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Published: March 15th 2006
This is in the center of the Buenos Aires, a good landmark.
So, I arrived in Buenos Aires after all that waiting, at midnight. I collected my luggage and went to the airline office to collect my free cab ride to my newly chosen home, and she said no. They would only provide a cab if I had missed a connection, not for delays. So then I had to get a cab I would be paying for on my own, which made me angry as I knew it would be expensive. Plus, I don't trust cab drivers not to rip me off in a strange place. And of course, after this ride I felt ripped off beginning with the fact that the meter was running yet we weren't driving because he was chatting. Finally I asked him why we weren't moving and he began to drive. I finally arrived at the hostel after 1am and decided immediately I didn't like it, possibly due to the mood I was in. Either way, it was hot and I had to pick out a top bunk - all that was left - and put sheets on it in the dark as there were plenty of people sleeping. I slept terribly as it was loud, hot, and
This is the much celebrated grave on Evita, a national hero.
sunlight started pouring into my eyeballs relatively early on. It was awful. So I went out after a terrible breakfast, provided by the hostel, and called another hostel to make a reservation. The second hostel had been recommended to me by the Israeli couple in Ushuaia, so I thought it would be great to see them again when they arrived that night. I got there and instantly liked it better and ran into Scott before I even checked in. Turns out he had gone there with another girl from the Ushuaia hostel. My bed was in a room of 8 people, five people downstairs in the room, and three upstairs, up a windy staircase inside the room. My bed was upstairs, which seemed a bit of a pain, but turned out to be wonderful. It wasn't exactly quiet - the windows faced a really busy truck-driven street - but it was far more private and I loved it. And there were no upper bunks, just beds. Fabulous.
The first place I went was directly to the Colon Theater, famous around the world for its perfect acoustics. I had the idea of magically walking into the theater and buying tickets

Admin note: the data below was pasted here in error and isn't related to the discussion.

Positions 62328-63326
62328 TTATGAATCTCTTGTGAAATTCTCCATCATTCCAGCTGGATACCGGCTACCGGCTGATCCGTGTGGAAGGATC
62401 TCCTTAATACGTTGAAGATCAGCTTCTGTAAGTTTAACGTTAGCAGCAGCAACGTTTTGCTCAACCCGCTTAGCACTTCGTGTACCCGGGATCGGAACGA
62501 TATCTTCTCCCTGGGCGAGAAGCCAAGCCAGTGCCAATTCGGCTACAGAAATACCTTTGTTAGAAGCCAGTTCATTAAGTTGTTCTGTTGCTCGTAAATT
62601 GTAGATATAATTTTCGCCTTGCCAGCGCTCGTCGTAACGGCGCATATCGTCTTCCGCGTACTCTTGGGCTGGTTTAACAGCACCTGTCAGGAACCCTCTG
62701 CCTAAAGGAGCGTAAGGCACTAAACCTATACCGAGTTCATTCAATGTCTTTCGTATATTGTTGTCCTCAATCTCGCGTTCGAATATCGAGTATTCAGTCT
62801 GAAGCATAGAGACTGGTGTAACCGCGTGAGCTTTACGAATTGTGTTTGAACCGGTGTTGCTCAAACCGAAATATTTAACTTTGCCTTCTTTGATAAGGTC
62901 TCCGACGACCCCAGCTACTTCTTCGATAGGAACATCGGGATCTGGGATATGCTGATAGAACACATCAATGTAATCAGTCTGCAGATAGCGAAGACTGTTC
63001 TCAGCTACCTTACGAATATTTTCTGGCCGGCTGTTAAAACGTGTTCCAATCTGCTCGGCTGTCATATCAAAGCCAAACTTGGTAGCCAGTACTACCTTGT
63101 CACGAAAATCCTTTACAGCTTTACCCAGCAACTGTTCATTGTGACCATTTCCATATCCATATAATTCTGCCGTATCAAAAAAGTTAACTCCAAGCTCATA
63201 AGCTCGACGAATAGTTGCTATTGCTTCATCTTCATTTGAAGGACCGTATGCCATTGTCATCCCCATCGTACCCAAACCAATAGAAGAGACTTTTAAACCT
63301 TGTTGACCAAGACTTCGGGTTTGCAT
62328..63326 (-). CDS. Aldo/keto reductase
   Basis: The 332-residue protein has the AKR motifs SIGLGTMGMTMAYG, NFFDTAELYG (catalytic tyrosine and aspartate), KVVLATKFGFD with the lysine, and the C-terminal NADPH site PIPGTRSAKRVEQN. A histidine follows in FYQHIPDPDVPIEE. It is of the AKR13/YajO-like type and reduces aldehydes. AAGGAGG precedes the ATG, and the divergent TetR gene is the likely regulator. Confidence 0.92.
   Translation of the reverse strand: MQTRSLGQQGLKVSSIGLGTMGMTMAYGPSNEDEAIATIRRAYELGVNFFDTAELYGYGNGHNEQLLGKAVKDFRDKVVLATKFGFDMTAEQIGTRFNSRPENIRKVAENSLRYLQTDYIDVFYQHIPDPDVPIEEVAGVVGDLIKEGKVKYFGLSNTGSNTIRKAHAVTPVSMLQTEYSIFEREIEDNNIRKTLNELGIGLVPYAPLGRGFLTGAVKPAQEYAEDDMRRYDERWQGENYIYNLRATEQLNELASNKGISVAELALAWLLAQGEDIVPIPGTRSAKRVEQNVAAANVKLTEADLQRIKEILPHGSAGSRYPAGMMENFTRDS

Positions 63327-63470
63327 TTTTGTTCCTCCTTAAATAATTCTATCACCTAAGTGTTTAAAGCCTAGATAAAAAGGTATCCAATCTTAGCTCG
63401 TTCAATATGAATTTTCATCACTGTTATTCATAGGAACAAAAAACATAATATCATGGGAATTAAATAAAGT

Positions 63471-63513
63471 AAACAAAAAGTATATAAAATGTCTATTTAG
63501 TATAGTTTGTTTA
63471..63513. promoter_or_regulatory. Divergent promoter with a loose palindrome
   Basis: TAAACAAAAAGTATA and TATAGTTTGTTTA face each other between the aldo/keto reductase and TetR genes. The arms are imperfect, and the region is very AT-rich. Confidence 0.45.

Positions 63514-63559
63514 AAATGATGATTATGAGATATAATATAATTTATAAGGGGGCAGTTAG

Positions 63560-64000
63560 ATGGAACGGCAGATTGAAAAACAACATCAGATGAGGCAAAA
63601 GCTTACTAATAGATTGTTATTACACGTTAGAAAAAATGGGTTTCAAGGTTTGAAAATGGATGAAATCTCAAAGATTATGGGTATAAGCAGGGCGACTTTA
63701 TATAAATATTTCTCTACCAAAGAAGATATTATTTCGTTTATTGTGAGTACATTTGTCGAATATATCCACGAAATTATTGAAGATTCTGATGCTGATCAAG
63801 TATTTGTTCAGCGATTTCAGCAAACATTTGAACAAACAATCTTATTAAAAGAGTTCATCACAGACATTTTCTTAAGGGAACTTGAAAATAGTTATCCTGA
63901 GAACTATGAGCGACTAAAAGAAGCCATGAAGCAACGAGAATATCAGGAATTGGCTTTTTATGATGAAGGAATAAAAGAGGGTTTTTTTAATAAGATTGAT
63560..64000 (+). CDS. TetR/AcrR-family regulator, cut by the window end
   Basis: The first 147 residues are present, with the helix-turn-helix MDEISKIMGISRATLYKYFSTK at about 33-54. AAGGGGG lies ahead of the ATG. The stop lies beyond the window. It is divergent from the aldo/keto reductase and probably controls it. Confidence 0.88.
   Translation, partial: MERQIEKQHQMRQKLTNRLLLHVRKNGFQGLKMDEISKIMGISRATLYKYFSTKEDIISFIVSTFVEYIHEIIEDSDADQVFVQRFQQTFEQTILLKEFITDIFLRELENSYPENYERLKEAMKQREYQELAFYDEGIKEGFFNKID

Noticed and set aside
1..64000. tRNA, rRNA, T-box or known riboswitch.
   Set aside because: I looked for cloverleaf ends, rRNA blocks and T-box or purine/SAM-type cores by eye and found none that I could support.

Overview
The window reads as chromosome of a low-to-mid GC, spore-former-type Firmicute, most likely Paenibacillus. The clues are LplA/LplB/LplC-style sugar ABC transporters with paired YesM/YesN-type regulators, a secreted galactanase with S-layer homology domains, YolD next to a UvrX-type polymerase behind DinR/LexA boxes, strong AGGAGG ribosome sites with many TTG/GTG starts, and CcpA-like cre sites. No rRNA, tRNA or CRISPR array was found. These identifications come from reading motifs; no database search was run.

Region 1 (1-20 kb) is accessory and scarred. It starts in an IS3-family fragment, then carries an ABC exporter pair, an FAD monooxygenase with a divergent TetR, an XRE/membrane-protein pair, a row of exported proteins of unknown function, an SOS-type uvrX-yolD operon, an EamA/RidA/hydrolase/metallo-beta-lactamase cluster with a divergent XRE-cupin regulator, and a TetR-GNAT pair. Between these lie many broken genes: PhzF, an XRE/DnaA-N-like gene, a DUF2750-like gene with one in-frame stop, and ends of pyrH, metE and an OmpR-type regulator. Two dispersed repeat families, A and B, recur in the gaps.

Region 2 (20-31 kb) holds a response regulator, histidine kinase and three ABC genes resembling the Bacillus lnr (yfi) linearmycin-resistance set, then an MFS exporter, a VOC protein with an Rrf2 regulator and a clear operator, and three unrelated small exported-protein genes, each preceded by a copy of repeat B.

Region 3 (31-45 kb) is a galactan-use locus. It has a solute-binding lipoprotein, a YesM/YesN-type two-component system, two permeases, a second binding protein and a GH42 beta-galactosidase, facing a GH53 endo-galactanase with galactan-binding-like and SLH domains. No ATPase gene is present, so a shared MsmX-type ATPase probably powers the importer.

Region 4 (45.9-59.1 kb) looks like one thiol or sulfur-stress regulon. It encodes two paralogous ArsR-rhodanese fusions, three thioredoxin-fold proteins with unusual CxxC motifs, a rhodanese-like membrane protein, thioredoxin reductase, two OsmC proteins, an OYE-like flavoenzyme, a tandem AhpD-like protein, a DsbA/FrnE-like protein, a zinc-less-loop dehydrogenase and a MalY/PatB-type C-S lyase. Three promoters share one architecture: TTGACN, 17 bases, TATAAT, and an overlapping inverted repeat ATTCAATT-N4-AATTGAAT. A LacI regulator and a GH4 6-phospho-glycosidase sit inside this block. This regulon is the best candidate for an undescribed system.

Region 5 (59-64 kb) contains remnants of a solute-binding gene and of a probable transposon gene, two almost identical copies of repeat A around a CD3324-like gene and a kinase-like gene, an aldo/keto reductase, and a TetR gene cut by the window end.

Skipping business men
Even the signs are happy in Buenos Aires.
for an opera that just happened to be playing in Buenos Aires while I was there and hadn´t sold out. Well, I found out that there would be an opera beginning on my very last night in Buenos Aires, and South America altogether, March 21, but the tickets wouldn´t open for sale until the 19th, when I planned to be out of town. So I had some planning to do in order to make this work. For the time being, I bought a ticket to see the ballet Romeo and Juilet on its opening night on Saturday, in two days time. I already felt more cultured - and for less than $9! The remainder of the day I just walked around the center of the city, trying to figure out where everything was and get familiar with it. I liked the city right from the beginnig. Lots of cool buildings, very European in design. Lots and lots of cheap food - all you can eat Chinese food, veggies and fruits, dessert, and bbq for $3, for example. A whole cheese pizza and soda for $2. I also ended up going to a mall that had been suggested to me -
This is one of the main pedestrian streets in town.
I was dying to find some skirts since I have just realized I am a girl - but it was too expensive there for me. Instead, I had dinner at McDonalds, embarrassingly enough. I had seen them all day throughout the city for the first time in a month or more, and I had seen one on all four floors of this mall, so I finally caved in and bought a combo meal. And it was good. I felt like I was coming down with a cold, so I went back to the hostel and read a bit and then went to sleep.
Buenos Aires is said to be a city that never sleeps, and it´s true. Dinner doesn´t begin until at least 9pm, and clubs and bars don´t get hopping until about 2am. The guy who slept next to me upstairs never came home before 6am, and this was the case for a great deal of people in the hostel every night. It´s amazing. I´m more into enjoying my days - I slept until 9am every day and felt I was losing out on doing things.
Friday I went out in search of opera tickets from discount
La Casa Rosada
This is the presedential pink house.